Here's a list of the movers and the shakers in the privacy profession within the last month or so. Have a move or a shake of your own you'd like mentioned? Email email@example.com.
Debra Farber announced she is joining BigID as senior director of privacy strategy. Farber will lead initiatives related to privacy evangelism, industry collaboration, product innovation, and channel partnerships. Most recently, Farber served as Executive Consultant & Chief Privacy Officer at Cranium USA, a privacy and security consulting firm. Farber is the founding CEO of Farber Strategies and founder of Women in Security and Privacy, a nonprofit project that promotes the development, advancement and inclusion of women in the field.
Michael Best announced Velvet Johnson has joined the firm’s Privacy & Cybersecurity Practice Group as senior counsel in the Washington D.C. office. Previously, Johnson served in legal and policy roles within the U.S. Congress and the U.S. Department of Defense. Johnson will advise clients on internet policy, regulatory compliance, privacy and cyber-security related issues as well as cross-border business issues. This announcement follows two other additions to the practice group, Ryan Sulkin and Elizabeth Rogers, who joined the firm’s Chicago and Austin office.
Amy Lawrence joins Frankfurt Kurnit as an associate in the firm’s Privacy & Data Security Group. Lawrence will advise clients across industries in privacy and data security issues pertaining to the collection, storage, and use of data. Previously, Lawrence served as an associate with Morrison & Foerster and Davis & Gilbert where her practice focused on commercial litigation and regulatory enforcement matters concerning false advertising, unfair competition, and data privacy matters, as well as advising clients on all areas of advertising, data security, and privacy issues.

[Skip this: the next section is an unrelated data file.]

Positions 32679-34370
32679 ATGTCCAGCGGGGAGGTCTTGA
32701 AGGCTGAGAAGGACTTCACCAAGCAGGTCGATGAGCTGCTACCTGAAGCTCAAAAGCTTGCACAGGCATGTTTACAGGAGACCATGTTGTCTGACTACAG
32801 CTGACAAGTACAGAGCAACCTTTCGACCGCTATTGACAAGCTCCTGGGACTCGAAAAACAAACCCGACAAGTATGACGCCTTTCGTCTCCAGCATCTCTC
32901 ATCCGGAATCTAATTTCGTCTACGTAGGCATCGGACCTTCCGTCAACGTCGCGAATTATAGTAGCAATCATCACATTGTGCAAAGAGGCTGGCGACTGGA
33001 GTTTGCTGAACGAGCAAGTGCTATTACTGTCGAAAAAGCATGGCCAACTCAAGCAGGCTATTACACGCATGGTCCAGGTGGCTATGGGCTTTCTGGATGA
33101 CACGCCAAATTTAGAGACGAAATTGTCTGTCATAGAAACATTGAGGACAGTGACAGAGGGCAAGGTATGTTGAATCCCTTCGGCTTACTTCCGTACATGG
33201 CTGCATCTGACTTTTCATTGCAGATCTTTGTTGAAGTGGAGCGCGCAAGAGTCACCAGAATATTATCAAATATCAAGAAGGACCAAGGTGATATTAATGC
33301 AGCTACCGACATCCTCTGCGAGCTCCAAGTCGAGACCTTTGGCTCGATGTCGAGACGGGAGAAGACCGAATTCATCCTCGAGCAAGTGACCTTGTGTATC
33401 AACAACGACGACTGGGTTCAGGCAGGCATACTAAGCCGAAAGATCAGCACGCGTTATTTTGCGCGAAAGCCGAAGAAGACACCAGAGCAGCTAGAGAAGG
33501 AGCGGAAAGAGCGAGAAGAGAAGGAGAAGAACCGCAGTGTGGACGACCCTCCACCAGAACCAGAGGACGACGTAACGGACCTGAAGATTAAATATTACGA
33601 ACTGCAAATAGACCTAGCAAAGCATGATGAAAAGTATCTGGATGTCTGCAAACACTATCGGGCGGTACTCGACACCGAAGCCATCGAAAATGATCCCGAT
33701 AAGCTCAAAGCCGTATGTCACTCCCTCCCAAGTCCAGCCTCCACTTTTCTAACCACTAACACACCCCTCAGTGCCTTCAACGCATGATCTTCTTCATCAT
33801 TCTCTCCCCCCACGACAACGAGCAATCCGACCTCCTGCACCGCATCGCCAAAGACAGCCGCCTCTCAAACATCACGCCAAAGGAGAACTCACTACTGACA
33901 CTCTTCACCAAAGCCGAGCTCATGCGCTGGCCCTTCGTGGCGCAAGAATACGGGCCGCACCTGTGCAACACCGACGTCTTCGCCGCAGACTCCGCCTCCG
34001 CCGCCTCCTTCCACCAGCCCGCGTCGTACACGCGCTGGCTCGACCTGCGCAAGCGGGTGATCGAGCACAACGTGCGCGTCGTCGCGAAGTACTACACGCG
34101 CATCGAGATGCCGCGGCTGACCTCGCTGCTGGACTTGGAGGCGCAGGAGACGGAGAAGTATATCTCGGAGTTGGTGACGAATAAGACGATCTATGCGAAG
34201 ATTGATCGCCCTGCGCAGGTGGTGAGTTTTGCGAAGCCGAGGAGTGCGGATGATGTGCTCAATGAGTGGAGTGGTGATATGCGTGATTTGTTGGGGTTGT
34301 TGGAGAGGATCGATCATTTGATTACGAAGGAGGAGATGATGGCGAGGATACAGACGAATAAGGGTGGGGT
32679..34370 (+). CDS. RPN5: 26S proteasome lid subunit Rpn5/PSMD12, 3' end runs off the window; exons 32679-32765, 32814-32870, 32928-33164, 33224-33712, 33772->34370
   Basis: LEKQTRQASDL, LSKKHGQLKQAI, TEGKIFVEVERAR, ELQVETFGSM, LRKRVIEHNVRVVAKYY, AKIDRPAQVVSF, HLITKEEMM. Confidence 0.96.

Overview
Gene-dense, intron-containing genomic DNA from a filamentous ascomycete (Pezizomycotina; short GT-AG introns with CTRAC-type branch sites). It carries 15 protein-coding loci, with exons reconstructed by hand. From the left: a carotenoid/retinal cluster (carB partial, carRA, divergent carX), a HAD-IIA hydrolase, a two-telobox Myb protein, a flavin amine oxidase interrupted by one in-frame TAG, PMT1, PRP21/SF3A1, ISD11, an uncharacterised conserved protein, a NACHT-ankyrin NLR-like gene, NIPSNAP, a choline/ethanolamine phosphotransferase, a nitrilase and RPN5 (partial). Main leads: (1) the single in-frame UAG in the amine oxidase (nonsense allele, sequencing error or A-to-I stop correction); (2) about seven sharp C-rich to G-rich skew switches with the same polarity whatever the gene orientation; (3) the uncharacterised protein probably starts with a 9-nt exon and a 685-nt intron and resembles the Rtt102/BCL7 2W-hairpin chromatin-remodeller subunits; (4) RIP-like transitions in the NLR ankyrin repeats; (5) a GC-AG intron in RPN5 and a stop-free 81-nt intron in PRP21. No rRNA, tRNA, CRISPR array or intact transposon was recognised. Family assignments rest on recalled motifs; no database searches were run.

Caroline Louveaux was named Mastercard’s new chief privacy officer. Louveaux has worked with Mastercard for more than a decade, leading privacy and data protection programs around the world. Louveaux will work out of Brussels and aims to place an emphasis on privacy by design and lead various compliance efforts. “There has never been a greater emphasis on privacy or questions about how companies are measuring up. Caroline will help us continue to build on the trust we’ve long established with robust privacy practices in the future,” Mastercard General Counsel Tim Murphy said.
James Mariani joins Frankfurt Kurnit as an associate in the firm’s Privacy & Data Security Group. Mariani will work on regulatory, operational and transactional matters related to data privacy and will also focus on incident response concerning cyber intrusion and data breaches. Previously, Mariani served as Assistant District Attorney at the Kings County District Attorney’s Office, where he prosecuted cybercrime and complex fraud.
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